Friday, May 30, 2008

Things That Boost Doesn't Know

SUMMARY: Things I learned in class last night about rear crosses and bar knocking.

Instructor N last night pointed out that Boost isn't even trying to clear the jump bars; she's hitting them with her stifle. I was running as silent as possible so I wasn't saying ANYthing to her as we went around the course, because "talking to her on top of the jump" is one of the things people keep saying I'm doing that causes the bars to come down. So I really do need to get to teh hardware store and buy some wooden closet rods and paint them to look like PVC bars so she's got some motivation to not hit them.

The other interesting thing was that she has no clue about rear crosses in tunnels--she always turns towards the side that I started on, not the side I ended on. I tried it several times in class with the instructor helping, and the conclusion was that she just doesn't get it and I need to go home and practice with a short tunnel.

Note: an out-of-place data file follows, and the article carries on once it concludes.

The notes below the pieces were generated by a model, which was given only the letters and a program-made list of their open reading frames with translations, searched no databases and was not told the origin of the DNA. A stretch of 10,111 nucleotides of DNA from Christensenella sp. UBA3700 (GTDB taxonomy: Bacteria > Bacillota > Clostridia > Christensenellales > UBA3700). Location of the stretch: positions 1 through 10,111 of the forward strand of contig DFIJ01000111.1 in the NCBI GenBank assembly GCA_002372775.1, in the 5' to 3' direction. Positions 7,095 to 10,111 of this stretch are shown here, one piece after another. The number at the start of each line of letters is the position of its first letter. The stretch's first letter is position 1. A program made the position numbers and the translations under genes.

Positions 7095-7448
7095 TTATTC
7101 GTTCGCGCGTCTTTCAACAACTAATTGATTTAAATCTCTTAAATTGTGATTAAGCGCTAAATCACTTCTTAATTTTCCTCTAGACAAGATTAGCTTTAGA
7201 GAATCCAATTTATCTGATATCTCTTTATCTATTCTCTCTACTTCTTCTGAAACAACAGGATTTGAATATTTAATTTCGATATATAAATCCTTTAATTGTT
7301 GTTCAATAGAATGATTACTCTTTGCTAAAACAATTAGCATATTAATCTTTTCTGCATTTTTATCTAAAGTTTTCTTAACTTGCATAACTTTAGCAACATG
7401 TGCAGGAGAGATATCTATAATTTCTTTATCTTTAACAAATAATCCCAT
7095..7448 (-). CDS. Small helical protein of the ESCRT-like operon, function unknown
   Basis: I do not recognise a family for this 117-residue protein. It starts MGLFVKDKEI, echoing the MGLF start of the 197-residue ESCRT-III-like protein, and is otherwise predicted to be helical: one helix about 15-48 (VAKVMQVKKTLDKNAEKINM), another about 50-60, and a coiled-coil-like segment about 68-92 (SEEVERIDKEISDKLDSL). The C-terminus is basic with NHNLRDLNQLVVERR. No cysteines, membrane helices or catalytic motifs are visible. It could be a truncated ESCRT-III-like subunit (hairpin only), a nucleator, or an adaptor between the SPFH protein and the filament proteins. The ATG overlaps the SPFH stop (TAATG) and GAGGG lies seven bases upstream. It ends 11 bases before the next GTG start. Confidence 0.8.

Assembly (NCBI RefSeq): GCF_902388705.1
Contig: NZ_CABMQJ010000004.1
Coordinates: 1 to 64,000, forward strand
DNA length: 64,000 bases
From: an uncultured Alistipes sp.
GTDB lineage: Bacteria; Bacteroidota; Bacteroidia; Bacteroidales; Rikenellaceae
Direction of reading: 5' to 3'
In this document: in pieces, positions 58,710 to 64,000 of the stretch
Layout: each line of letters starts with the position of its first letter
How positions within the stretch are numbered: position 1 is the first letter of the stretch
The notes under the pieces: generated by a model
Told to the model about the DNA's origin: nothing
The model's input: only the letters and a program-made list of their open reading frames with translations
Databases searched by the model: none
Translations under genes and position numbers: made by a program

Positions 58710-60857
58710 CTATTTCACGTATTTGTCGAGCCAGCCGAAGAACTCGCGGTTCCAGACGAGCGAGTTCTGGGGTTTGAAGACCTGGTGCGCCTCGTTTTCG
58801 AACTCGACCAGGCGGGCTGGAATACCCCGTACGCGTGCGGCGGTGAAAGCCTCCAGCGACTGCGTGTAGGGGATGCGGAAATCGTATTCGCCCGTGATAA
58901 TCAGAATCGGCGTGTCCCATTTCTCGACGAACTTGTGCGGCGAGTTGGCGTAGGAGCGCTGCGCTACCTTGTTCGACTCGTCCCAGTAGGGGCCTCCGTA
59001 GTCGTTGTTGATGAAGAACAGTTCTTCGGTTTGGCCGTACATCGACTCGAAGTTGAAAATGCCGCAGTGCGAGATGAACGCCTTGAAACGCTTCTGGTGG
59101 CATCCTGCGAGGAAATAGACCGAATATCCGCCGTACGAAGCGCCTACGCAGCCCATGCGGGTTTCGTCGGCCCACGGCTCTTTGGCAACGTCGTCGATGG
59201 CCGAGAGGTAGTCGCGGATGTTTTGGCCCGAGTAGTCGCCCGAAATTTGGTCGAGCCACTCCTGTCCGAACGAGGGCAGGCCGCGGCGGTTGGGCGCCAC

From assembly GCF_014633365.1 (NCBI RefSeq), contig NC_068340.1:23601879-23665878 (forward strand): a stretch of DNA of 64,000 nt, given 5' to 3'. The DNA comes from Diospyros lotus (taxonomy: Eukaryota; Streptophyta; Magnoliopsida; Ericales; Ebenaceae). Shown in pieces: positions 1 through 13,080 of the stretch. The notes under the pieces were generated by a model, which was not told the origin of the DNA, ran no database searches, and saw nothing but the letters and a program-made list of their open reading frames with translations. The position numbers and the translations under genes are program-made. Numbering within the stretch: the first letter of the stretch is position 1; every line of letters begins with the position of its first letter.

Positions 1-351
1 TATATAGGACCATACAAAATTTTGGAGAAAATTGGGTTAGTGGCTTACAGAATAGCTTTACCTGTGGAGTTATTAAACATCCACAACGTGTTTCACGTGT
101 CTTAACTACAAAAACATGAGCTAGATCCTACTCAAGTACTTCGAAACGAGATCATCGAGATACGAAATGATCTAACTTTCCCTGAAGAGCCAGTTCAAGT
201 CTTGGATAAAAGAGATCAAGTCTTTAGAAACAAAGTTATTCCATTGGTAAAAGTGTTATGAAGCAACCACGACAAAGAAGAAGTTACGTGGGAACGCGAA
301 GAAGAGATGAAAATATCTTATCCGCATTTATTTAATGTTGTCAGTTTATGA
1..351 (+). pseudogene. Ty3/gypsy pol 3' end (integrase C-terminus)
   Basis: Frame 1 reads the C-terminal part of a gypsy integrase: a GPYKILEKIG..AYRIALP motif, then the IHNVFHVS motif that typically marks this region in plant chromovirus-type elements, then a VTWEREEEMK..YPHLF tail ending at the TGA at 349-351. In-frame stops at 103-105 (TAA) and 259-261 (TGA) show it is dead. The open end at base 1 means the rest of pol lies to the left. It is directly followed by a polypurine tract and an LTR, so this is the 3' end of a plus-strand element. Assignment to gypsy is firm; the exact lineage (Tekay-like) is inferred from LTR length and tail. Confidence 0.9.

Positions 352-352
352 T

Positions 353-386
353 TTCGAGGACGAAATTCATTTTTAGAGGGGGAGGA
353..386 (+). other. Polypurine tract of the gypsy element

I must've done 30 attempts at home today with a short straight tunnel in the middle of the lawn. I tried tossing the toy on the final side, I tried placing the toy ahead of time on the final side, I tried really realy blatant rear crosses like when she is approaching the tunnel I am running perpendicular to her line of travel into the tunnel so there is nowhere I can go except to the other side, and variants thereof. Not once, not even one dang time, did she turn to the correct side as she came out.

So I'm missing something in how to give her that info. I know that she has a tough time with rear crosses anyway sometimes, so it's back to very very basic learning to turn one's head when mom moves behind you sorts of groundwork. Ack.

Now I'm packed and ready to head out for the weekend--first walkthrough at 5:30 this evening. ACK! I didn't pack my clothes yet! ACK!

Ta!

Thursday, May 29, 2008

A Little Bit of Everything

SUMMARY: Busy busy busy.